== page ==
Written by Alessandro Rippa.
On October 6, 2015, Bao Zhuoxuan, the teenage son of human rights lawyer Wang Yu and activist Bao Longjun was apprehended alongside two friends at a guesthouse in Mong La, Myanmar, near the Yunnanese border. He was then allegedly taken back to Inner Mongolia where he was put under close surveillance. Although reports remain unclear, it seems that shortly after the arrest of his parents — both involved in China’s latest crackdown on human rights activists — the boy was sent to Inner Mongolia to stay with his grandparents. Under circumstances that remain obscure, 16-year-old Bao eventually made it to Mong La, with the intention of then crossing into Thailand and from there to the United States.
According to a Radio Free Asia report Chinese policemen were involved in the arrest of Bao Zhuoxuan and his two friends, and the operation was carried out with the consent of Lin Mingxian (also known as Sai Lin), the leader of the 2,000-strong National Democracy Alliance Army (NDAA) that controls Mong La. Chinese authorities, in other words, were free to act according to their own interest inside a foreign territory, without any apparent involvement of the Myanmar government.
Mong La is the largest town of what is formally known inside Myanmar as Special Region No. 4, a small strip of land on the Chinese border, not far from one of Yunnan’s most famous tourist spots, Xishuangbanna. Despite being officially part of Myanmar, Mong La runs on Beijing time, the only currency accepted is Chinese yuan, and the only phone network available is China Mobile. The language spoken throughout the whole Special Region is Mandarin, and most workers and business owners are from nearby Yunnan.
Lin’s story is fascinating. A former Red Guard, still in his teens, in 1968, Lin joined numerous other volunteers fighting alongside the Communist Party of Burma (CPB). An able fighter, he rose to the rank of commander of the Communist Party of Burma’s “815 War Zone” in eastern Shan State – today’s Mong La area.
With the breakup of the CPB in 1989, Lin established a splinter faction, his own army, the National Democracy Alliance Army (NDAA), largely formed of ethnic Shan and Akha. Quickly the NDAA signed a ceasefire with the Burmese government, led then by military-intelligence chief Lieutenant-General Khin Nyunt, which allowed Lin a large measure of local autonomy over his territory in exchange for not attacking government forces.
Beside his role in the CPB, Lin is said to have entered the drug trade in the mid-1980s, closely cooperating with the former CPB commanders of nearby Kokang. With the ceasefire, Special Region No. 4 thus became a major opium-production and heroin-refining hub, affording Lin and other local drug lords with massive profits.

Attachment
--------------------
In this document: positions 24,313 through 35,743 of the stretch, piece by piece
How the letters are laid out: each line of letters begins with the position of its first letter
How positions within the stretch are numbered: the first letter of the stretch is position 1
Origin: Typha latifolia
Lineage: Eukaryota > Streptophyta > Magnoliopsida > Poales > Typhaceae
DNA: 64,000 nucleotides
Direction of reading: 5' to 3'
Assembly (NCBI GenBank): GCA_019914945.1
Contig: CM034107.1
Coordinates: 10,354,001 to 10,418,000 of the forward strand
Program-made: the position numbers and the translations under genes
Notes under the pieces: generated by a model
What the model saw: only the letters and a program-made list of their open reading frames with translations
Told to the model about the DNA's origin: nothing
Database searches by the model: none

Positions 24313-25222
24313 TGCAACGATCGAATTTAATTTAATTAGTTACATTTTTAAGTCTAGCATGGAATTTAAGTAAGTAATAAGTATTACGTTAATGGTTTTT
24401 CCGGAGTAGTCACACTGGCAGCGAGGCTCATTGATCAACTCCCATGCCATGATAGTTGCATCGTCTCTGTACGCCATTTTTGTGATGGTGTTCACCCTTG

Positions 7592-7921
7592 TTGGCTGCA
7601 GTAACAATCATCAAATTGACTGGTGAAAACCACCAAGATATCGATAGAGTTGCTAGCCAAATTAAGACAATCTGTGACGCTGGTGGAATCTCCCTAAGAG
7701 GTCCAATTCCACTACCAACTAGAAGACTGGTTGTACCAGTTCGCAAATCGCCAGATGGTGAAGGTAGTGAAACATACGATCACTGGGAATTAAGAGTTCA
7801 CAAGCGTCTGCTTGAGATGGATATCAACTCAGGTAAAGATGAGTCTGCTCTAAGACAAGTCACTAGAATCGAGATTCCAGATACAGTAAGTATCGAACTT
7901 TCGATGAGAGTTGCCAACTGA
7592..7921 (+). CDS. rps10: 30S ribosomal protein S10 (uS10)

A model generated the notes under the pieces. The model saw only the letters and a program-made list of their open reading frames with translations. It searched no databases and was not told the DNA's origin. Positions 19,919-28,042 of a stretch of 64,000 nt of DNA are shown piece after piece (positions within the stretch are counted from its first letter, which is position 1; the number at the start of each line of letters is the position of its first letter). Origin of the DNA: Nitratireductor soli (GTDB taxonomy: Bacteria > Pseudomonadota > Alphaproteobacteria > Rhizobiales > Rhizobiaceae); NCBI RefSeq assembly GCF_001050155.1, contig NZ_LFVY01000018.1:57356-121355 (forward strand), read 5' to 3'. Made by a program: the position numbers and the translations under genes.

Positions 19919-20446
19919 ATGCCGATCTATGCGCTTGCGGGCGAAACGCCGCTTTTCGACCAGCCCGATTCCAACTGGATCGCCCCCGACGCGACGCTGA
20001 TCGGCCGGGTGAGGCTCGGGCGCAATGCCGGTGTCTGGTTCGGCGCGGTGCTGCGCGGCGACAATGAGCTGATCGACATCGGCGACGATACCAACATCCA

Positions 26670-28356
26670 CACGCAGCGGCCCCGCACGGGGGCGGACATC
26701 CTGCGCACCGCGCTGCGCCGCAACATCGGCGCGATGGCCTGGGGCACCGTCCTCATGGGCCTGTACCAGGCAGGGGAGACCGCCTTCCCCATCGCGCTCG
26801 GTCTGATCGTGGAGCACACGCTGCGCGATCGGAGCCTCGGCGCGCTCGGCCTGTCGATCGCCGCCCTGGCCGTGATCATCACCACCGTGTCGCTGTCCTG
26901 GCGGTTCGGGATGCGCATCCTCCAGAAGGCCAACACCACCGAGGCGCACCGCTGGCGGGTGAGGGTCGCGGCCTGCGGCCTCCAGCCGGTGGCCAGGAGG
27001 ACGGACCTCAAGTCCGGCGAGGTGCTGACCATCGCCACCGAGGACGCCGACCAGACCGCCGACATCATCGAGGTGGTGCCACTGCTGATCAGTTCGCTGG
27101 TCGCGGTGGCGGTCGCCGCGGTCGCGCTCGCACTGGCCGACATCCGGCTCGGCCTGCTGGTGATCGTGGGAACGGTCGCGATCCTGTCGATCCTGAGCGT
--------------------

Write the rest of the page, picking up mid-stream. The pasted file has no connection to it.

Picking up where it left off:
Initially built on drug money, several casinos appeared in Mong La throughout the 1990s. In 1997 Lin eventually declared his territory opium free, a success which was later recognised by the State Department. Today Mong La is knows mostly for its gambling industry, the debauched nightlife, and the infamous wildlife market, and has thus often been described in Western media with expressions such as “Myanmar’s sin city”, “Burma’s wild east”, or the “Tijuana of China”. Mong La, however, is far from being solely a place of depravation and vice. Rather, Special Region No. 4 is run according to a well-structured network of contacts and common interests, in which China plays a preeminent role.
The case of Bao is not, in this regard, exceptional, as Chinese power into northern Myanmar goes well beyond the mere handling of criminals and dissidents. In January 2005, for instance, alarmed by continuous reports of corrupt officials gambling with public money, the Chinese government sent a small number of troops to shut down the casinos in Mong La, and even threatened to cut Mong La’s power supply, thus highlighting the region’s dependence on China.
China is not, however, the only interested actor, and the history of the region suggests that Mong La cannot be simply considered an extension of Chinese power into Myanmar. Within Myanmar, for instance, the NDAA’s most powerful ally remains the United Wa State Army (UWSA), the largest of Myanmar’s ethnic armed group with 20.000 men under arms and one of the largest narcotics-trafficking militia in the country. The casinos, moreover, are connected to investors from Singapore, Macau, and Hong Kong, and this particular model has been exported to other casino towns in nearby Laos, such as the Golden Boten City and the Golden Triangle Special Economic Zone recently studied by anthropologist Pal Nyiri.
Like Mong La, those places raise issues of sovereignty and trans-national justice. Generally analysed simply as extension of Chinese power into Southeast Asia, or as enclaves of vice and depravation, we still lack a comprehensive framework to understand what is actually happening along China’s southern borders. The answer likely lies at the juncture between a growing Chinese influence in the region, trans-national capitalist interests, political remoteness and the power of non-state actors such as rebel armies, drug lords, and smugglers. Until we are able to disentangle and eventually understand this complex network of power and interests, cases such as that of Bao Zhuoxuan not only will continue to happen, but will also escape any possible attempt to prevent them.
Alessandro Rippa is a postdoc at Ludwig-Maximilian University of Munich, part of the ERC starting grant project “Remoteness & Connectivity: Highland Asia in the World”. His current research focuses on the Yunnan-Myanmar border area, particularly on cross-border trade, memory and development. Image credit: CC by David and Jessie/Flickr.